Cities: Skylines 2 PC performance and best settings

Cities: Skylines 2 is, much like the wonkily roaded, pollution-choked helltown I’ve built within it, a work in progress. Developers Colossal Order upped the citybuilding sequel’s system requirements well in advance of launch, and more recently admitted to have “not achieved the benchmark we targeted” for PC performance. Instead, future improvements are promised, to patch Skylines 2 into better shape.

I wish I could say that this is all just pessimism, born from an overabundance of caution and expectation management. But no, it is just a bit of a mess, one capable of putting freshly mixed concrete shoes on even the fastest graphics cards. I’ve worked out a best settings guide that, compared to the available graphics presets, can better balance performance and visuals – though be warned that this will feel more like urgent repair work than a dream remodel.

If significant performance improvements are delivered via updates, I’ll happily give Cities: Skylines 2 a retest. Until then, though, don’t be surprised if your mid-range or low-end PC quickly starts to struggle.

A residential street, dotted with parked cars, in Cities Skylines 2.
Image credit: Rock Paper Shotgun/Paradox Interactive

Cities: Skylines 2 system requirements and PC performance

The updated official specs don’t make silly demands of your RAM or storage, but the CPU and GPU? Those are some big technological owwies, especially considering both these minimum and recommended requirements are only for 1080p play. The RTX 3080 and Radeon RX 6800 XT are usually comfortable holding things down at 4K, but not here, no sir.

Cities: Skylines 2 Minimum PC specs

  • OS: Windows 10
  • CPU: Intel Core i7-6700K / AMD Ryzen 5 2600X
  • RAM: 8GB
  • GPU: Nvidia GeForce GTX 970 / AMD Radeon RX 480
  • Storage: 60GB available space

Cities: Skylines 2 Recommended PC specs

  • OS: Windows 10 / 11
  • CPU: Intel Core i5-12600K / AMD Ryzen 7 5800X
  • RAM: 16GB
  • GPU: Nvidia GeForce RTX 3080 / AMD Radeon RX 6800 XT
  • Storage: 60GB available space

At least these hardware lists are honest and accurate. I don’t have a GTX 970 but the similar-ish GTX 1060 averaged 48fps at 1080p, with Global graphics quality (a preset, basically) on Very Low. Accounting for the RPS test rig’s above-spec Core i5-11600K and 16GB of RAM, that still points towards the GTX 970 and Radeon RX 480 managing to at least run the thing.

Owners of newer and stronger GPUs will be disappointed, though. The Intel Arc A750, a modern-day budget 1080p champion, only reached 30fps on the Low preset, and even the freshly launched RTX 4060 produced just 27fps at 1080p/Medium. The RTX 3070 was barely any better, with 33fps on Medium – still at 1080p! – and a catastrophic 13fps on High.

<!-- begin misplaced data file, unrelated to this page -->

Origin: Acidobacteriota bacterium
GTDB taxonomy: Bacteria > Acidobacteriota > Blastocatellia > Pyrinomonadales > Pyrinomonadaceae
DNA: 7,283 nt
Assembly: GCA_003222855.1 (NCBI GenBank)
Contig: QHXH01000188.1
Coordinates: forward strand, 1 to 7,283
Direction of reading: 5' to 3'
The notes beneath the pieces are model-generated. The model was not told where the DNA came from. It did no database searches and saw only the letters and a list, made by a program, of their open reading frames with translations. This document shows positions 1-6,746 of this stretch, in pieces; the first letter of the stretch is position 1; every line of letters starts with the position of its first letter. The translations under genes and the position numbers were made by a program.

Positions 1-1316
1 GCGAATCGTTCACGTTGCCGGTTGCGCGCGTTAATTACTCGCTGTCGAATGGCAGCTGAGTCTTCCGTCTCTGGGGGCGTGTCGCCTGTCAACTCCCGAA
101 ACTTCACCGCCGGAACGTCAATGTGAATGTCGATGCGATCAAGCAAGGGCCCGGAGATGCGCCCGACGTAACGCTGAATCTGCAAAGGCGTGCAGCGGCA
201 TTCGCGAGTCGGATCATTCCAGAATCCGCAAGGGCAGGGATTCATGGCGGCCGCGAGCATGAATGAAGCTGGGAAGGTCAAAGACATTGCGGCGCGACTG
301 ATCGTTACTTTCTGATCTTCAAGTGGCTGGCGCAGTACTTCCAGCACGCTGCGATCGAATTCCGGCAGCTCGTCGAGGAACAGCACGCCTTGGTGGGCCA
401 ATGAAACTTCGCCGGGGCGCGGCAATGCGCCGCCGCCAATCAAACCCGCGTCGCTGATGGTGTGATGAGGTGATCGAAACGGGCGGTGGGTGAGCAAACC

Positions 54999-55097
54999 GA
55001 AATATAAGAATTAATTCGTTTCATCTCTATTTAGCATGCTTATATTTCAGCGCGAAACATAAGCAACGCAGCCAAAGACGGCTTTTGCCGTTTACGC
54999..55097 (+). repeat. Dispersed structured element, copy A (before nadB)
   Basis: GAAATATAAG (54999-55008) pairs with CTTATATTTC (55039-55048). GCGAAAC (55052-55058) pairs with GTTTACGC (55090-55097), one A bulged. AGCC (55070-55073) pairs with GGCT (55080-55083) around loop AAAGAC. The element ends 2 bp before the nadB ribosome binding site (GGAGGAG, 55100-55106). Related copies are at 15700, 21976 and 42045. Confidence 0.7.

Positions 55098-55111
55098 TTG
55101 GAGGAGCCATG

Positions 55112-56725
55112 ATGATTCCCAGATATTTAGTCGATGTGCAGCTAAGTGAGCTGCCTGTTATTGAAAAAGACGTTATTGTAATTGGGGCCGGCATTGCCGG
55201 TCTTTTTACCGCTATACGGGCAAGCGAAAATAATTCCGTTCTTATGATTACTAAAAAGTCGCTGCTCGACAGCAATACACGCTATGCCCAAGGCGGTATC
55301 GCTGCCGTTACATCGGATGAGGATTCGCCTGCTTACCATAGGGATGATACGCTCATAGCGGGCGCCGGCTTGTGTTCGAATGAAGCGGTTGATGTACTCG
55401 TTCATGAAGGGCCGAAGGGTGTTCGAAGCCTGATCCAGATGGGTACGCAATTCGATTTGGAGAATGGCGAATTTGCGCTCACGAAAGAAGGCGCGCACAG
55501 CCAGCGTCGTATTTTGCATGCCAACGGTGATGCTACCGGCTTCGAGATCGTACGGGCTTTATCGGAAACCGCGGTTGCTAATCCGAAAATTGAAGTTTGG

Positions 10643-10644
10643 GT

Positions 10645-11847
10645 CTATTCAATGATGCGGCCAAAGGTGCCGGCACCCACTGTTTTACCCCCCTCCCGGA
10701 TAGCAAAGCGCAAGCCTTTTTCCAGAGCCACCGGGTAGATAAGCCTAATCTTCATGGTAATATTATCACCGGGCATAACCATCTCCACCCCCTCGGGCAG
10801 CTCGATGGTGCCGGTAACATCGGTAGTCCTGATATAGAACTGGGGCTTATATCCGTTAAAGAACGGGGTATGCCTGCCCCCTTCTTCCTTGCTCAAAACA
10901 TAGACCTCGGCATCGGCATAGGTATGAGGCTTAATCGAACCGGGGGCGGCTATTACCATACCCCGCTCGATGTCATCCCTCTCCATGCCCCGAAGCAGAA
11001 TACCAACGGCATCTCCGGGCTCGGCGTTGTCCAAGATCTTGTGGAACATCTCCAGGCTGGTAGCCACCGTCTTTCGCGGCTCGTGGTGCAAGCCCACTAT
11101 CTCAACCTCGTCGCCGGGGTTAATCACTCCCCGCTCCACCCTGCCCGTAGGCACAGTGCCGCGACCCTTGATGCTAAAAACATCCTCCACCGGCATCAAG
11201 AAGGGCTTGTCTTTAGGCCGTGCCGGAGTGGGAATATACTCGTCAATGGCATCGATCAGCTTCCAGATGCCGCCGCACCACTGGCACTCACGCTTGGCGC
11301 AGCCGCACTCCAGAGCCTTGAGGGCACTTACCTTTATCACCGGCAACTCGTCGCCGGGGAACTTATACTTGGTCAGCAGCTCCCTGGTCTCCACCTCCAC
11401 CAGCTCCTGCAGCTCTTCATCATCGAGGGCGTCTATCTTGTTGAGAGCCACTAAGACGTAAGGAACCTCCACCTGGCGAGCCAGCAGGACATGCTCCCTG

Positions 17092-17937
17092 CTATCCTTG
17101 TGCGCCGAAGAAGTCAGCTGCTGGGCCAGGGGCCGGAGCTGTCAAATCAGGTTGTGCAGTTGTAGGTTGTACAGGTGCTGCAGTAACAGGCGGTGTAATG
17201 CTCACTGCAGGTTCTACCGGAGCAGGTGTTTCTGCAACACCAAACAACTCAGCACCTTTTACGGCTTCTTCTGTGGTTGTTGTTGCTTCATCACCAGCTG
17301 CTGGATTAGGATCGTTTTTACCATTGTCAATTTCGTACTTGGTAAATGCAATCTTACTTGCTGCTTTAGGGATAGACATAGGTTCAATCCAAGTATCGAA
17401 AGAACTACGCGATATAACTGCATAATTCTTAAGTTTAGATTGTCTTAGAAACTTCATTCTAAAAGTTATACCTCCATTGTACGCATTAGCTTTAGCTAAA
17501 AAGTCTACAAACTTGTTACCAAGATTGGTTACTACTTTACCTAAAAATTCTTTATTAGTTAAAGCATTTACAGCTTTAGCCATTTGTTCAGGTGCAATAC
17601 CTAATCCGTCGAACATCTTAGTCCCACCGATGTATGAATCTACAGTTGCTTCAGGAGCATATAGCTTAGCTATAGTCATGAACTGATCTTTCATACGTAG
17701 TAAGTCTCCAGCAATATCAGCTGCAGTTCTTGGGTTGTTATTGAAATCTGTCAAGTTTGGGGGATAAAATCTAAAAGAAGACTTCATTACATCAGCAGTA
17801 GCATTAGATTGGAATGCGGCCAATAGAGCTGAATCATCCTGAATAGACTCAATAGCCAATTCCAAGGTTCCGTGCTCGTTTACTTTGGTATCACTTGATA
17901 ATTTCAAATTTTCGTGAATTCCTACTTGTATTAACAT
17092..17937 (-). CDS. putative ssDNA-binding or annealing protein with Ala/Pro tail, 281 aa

Maxed-out 1440p will be a distant dream for most, even if they’ve invested big money into their PCs. At this resolution the RTX 4070 Ti, which costs the better part of £800, could only limp to 22fps on High and 38fps on Medium. 4K? Hope you’ve got an RTX 4090.

The problem is not that Cities: Skylines 2 is utterly incapable of running smoothly, as if crushed by the narrowest of all CPU bottlenecks. With the Very Low preset, the RTX 4060 averaged 87fps at 1080p and the RTX 4070 Ti pumped out 126fps at 1440p, so faster framerates are possible. However, its High and even Medium presets are clearly being unreasonable in terms of the hardware they need to run comfortably. What’s more, those big improvements on Very Low are mainly owed to a dynamic resolution setting that’s all too eager to turn Skylines 2 into an ugly smear, especially if you’re trying to play at 1080p. Upping the FPS becomes much, much trickier when you’re trying to stick to native rez.

Upscaling could provide a viable middle ground, though this also highlights the game’s lack of modern performance tech. There’s no DLSS support, and the only AMD upscaler is FSR 1.0, which is far more prone to jagged lines and blurred-out details than the newer FSR 2.0 and FSR 3. It might still be worth a shot at 1440p, but FSR 1.0 looks pretty grainy when applied at 1080p, so it’s no magic fix.

Cities: Skylines 2 also suffers from the more garden-variety performance woe of stuttering, which occurs often regardless of how well your average FPS is doing. And, in case you haven’t already guessed, it’s all too much for the poor Steam Deck. It launches fine and the gamepad controls work well, but once your city actually has a few buildings up and running, not even a full suite of Very Low settings can keep it from regularly dropping below 20fps. The preset’s resolution scale cuts also make annoyingly squinty work out of reading certain text on the Deck’s 7in screen.

A hospital, questionably built opposite an industrial building, in Cities Skylines 2.
Image credit: Rock Paper Shotgun/Paradox Interactive

Cities: Skylines 2 best settings guide

Can anything be done? Skylines 2 certainly has no shortage of individual graphics settings to meddle with, the ‘Basic’ menu listing 16 customisable options and the ‘Advanced’ list totalling 67. Since I imagine you’d enjoy reading about all of those about as much as I’d enjoy writing about them – and, more importantly, the vast majority of the latter are just minor sub-settings for the former – we’re going to focus on the basics, delving into the Advanced menu only for a couple of key tweaks.

As usual, my testing procedure involved taking the average framerate of a max-quality benchmark run and seeing how lowering each individual setting could improve performance, hopefully resulting in a config that would smooth out performance while keeping as many of the pretty options as possible. The guinea pig rig used an RTX 4060 running at 1080p, a combination which produced just 17fps, so there’s an awful lot of room for improvement.

Here’s the full list of Basic settings, and how they fared…

Global graphics quality: Presets by another name. Besides the RTX 4060’s 17fps on High, it scored 27fps on Medium, 51fps on Low, and 87fps on Ultra Low, but remember that the latter two make serious reductions to resolution scale.